Regulatory authorities

When the state monopoly over electronic media ended in 2002, PEMRA was established as an independent regulator for the sector. It is also the licence-issuing authority for TV channels, FM radio stations and cable TV distributors. PEMRA has faced accusations of acting as a de facto subordinate body of the government and failing to act as an independent regulator.

Over the years, PEMRA has fined and temporarily suspended broadcast of a number of TV news channels as well as banned TV anchors for varying lengths of time over various reasons. Many of its decisions have been challenged in and overturned by courts. PEMRA has faced criticism for attempting to regulate media content instead of regulating the sector.

In November 2017, the broadcast of all private television channels across the country was suspended for 28 hours by TV cable distributors on PEMRA’s instructions. The suspension order came during a security operations against participants of a protest in Rawalpindi.

Pakistan Telecommunication Authority (PTA) is a government body responsible for controlling and maintaining all communication technologies in the country including the Internet. 

In terms of Internet freedom, Pakistan’s status is currently designated as ‘not free’ by Freedom House, the watchdog organisation focused on freedom and democracy around the world.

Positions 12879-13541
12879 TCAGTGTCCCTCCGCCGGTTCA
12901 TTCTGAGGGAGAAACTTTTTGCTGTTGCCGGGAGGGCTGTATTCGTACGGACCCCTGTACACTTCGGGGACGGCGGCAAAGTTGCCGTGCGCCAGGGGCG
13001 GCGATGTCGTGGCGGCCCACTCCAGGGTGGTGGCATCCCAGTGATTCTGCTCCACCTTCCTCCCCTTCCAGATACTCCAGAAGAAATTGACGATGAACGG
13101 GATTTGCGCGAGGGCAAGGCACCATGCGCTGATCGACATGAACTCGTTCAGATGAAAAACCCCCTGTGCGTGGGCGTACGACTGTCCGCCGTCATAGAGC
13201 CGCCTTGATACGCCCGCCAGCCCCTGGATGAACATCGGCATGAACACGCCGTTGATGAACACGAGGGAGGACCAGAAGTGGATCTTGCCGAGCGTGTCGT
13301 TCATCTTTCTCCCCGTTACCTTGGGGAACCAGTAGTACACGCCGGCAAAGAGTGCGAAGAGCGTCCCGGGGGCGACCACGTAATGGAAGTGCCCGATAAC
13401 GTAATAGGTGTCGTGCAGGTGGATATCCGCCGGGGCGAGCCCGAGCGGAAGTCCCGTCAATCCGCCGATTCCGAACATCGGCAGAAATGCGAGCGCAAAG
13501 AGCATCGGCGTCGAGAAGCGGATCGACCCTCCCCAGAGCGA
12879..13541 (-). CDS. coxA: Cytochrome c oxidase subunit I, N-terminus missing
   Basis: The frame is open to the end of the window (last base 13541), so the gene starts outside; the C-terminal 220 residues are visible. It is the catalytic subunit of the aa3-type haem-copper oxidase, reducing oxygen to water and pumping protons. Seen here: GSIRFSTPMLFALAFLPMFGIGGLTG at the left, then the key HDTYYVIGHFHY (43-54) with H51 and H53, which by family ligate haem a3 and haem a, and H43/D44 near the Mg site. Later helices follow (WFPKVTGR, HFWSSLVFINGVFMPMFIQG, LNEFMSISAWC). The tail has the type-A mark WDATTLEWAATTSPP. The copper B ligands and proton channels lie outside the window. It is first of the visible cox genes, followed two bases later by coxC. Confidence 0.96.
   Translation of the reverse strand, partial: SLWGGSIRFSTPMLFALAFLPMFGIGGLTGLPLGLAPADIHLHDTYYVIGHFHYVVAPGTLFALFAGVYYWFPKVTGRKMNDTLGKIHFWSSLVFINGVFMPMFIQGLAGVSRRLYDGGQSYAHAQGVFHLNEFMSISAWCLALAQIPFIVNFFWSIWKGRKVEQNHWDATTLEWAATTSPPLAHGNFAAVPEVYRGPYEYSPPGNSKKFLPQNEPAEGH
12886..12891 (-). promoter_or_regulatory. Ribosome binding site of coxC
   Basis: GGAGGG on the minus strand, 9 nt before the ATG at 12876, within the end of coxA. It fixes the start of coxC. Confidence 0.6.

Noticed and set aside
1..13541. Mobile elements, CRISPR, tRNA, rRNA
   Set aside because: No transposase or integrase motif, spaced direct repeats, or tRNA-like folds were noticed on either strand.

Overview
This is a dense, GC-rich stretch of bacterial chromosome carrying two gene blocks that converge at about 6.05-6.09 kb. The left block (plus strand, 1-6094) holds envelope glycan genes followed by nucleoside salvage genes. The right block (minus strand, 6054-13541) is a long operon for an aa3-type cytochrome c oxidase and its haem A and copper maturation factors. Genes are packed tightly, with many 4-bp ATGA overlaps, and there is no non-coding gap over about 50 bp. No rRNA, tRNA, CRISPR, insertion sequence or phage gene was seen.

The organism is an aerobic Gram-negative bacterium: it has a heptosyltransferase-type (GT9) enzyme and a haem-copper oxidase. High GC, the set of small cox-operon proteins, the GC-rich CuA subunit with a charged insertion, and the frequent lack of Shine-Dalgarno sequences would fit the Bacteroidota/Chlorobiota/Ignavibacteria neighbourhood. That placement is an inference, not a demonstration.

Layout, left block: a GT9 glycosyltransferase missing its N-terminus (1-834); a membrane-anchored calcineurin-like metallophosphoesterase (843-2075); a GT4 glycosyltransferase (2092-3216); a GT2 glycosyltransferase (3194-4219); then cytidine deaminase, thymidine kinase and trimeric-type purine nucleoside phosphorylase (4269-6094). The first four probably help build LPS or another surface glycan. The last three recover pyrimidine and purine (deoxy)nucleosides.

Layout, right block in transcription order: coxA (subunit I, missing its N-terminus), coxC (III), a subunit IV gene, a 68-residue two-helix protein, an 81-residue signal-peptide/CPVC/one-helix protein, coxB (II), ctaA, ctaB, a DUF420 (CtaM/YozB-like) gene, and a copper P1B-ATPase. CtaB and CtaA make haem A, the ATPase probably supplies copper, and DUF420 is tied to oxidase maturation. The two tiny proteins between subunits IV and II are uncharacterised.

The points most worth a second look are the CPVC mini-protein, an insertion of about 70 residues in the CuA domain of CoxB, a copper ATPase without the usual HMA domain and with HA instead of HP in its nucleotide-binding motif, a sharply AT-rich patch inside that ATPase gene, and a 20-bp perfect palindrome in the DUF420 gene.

PTA has ordered blocking of numerous social media networking websites, such as Facebook, YouTube and Twitter, as well as other websites for containing pornographic content and content prejudicial to national security, among other reasons. In 2012, PTA directed all Internet service providers in Pakistan to block YouTube over showing blasphemous content. YouTube remained blocked in Pakistan until January 2016.

PTA has ordered a shutdown of cellphone networks, ranging from a few hours to a whole day, on account of security reasons in various cities. Such shutdowns also disrupt the use of cell phones to access the Internet.

It has been argued that PEMRA and PTA cannot both regulate the converged communication sector with their existing separate regulatory frameworks.

In 2017, an attempt to introduce a PEMRA-like authority for the print media under the proposed Pakistan Print Media Regulatory Authority Ordinance was abandoned after strong opposition from civil society.

Not all the directions to media organisations have come from the formal regulators. Courts have also weighed in on a number of occasions. In February 2017, the Islamabad High Court ordered a ban on Valentine’s Day celebrations in public places across Pakistan. The electronic and print media was also told not to give coverage to any promotion of the day.

Another key player in the media landscape, the TV channel cable distributors, have increasingly become a party to media conflicts. They have influenced access to channels by arbitrarily changing the numerical position in the cable distribution network of those channels which are out of favour with government authorities.